One of the mysteries of the English language finally explained.
1(of a person) excessively or ingratiatingly flattering; oily.‘he seemed anxious to please but not in an unctuous way’
sycophantic, ingratiating, obsequious, fawning, servile, self-abasing, grovelling, subservient, wheedling, cajoling, crawling, cringing, uriah heepish, humble, toadying, hypocritical, insincere, flattering, adulatory, honey-tongued, silver-tongued, gushing, effusive, suave, urbane, glib, smooth, smooth-tongued, smooth-spoken, smooth-talking, slick, slippery, saccharineView synonyms
- ‘She was even less pleasant than the metallic voice who caressed me with his unctuous assurances… ‘Your call is important to us.’’
- ‘Bob, by the way, only casually mentioned his war record, though there is still something unctuous even about that.’
- ‘Another commentator derided the presenter's ‘mixture of solicitous concern, unctuous charm and glib moralising.’’
- ‘The excruciatingly unctuous cable telemarketer forgot to mention, however, that the two movie channels, which come in on 500 and 400, could only be received through a descrambler.’
- ‘If anyone in history has ever emitted a bigger pile of oozing, sanctimonious, unctuous, fetid, perfidious, malodorous offal than this, I'd like to know what it could possibly be.’
- ‘A home-made coleslaw, full of organic vegetables and coated in unctuous mayonnaise, accompanies a baked potato admirably, the slurpy dressing removing the need for any added butter.’
- ‘Pete is one of those tiresome, unctuous types who thinks he's a wit and is half-right.’
- ‘The first moment after a disaster, we do not need news anchors unchained to any news, no shred of useful information, but plenty of unctuous sympathy.’
- ‘But as so often, it seems even charitable works nowadays have to double as celebrity photo opportunities as the rich and famous parade their unctuous concern for the less fortunate.’
- ‘It has nice touches such as the Bath Butler service, which delivers unctuous oils, chocolate-covered strawberries and a glass of champagne to your bath-side for a reasonable price.’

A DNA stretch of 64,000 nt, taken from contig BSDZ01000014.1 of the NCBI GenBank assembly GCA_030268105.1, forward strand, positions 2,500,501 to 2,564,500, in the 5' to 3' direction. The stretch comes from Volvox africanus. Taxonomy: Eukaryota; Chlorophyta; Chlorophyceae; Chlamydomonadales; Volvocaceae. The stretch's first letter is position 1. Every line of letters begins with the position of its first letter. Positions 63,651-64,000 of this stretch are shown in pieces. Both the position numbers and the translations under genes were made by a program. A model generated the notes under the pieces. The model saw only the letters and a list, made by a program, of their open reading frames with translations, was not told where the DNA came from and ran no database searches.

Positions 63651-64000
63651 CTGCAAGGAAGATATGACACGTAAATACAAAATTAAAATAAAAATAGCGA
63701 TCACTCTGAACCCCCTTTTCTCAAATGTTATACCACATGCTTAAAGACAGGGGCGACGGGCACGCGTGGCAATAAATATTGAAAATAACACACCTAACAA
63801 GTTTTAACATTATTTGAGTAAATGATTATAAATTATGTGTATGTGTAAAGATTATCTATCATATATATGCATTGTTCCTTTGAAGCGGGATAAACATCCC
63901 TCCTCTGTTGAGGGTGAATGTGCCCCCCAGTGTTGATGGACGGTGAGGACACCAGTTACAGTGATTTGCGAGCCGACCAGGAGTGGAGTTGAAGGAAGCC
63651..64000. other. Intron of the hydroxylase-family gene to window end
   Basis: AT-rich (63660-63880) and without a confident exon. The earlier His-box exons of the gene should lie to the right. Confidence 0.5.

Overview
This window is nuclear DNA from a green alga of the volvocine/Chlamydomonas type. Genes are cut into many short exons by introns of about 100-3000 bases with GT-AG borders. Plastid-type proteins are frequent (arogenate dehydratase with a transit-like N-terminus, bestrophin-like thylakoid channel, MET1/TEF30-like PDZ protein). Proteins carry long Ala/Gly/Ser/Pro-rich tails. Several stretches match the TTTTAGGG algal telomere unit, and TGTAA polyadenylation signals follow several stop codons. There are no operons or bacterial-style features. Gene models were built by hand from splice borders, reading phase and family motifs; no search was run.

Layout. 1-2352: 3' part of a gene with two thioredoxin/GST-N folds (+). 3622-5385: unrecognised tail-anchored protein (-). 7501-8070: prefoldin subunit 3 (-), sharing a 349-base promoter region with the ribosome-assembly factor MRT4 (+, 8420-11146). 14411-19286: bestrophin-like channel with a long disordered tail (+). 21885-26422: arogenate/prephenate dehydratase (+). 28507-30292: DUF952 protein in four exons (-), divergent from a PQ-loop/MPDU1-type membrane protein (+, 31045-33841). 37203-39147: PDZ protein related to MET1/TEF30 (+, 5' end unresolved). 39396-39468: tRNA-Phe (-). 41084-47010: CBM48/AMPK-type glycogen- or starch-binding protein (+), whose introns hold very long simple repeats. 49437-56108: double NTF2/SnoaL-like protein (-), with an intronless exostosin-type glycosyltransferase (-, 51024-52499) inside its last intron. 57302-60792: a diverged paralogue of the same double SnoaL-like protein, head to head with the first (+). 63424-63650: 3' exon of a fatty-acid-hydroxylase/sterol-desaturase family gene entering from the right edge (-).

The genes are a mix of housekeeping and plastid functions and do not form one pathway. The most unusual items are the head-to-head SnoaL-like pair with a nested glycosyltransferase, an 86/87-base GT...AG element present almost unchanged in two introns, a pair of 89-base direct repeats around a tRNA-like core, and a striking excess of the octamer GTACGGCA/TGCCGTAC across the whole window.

- ‘I'm sure some unctuous berk could generate some glittering generalities about freedom, democracy, human rights and the rest - but what's specifically British about those?’
- ‘The lousy, unctuous toad is going to be investigated.’
- ‘He is as unctuous as they come and as slippery and lethal as a herd of rattlers in a barrel of oil.’
- ‘Roast them until they're nearly burnt, then cover with cold water and simmer for up to two days (if you want to make a truly unctuous sauce there are no shortcuts).’
- ‘I would have liked more of the unctuous Mowbray.’
- ‘The service at lunch was also very good, but a bit unctuous - in a restaurant like this, I don't really need to be told by the server that my choice of the ravioli is a fabulous one.’
- ‘‘Politics is not the easiest game in the world,’ the environment minister explained in that unctuous voice that brings to mind a parish priest delivering a sermon.’
- ‘The ending of the story is a bit of a cop-out as the unctuous game show host invokes a hitherto-unknown rule and claims the date with Jennifer for himself.’
- ‘It would be impossible to walk by without succumbing to a tub of mellow, unctuous olives, or a modestly priced, sit-down lunch (as opposed to leftovers in the fridge).’
- ‘I wouldn't waste two seconds listening to that unctuous socialite.’
2(chiefly of minerals) having a greasy or soapy feel.
greasy, oily, fat, oleaginousView synonyms
- ‘Still, the lure of any luxury item - whether it be Beluga caviar, Dom Perignon champagne or an unctuous blob of sea-urchin roe - springs partly from its cost.’
Late Middle English (in the sense ‘greasy’): from medieval Latin unctuosus, from Latin unctus ‘anointing’, from unguere ‘anoint’.
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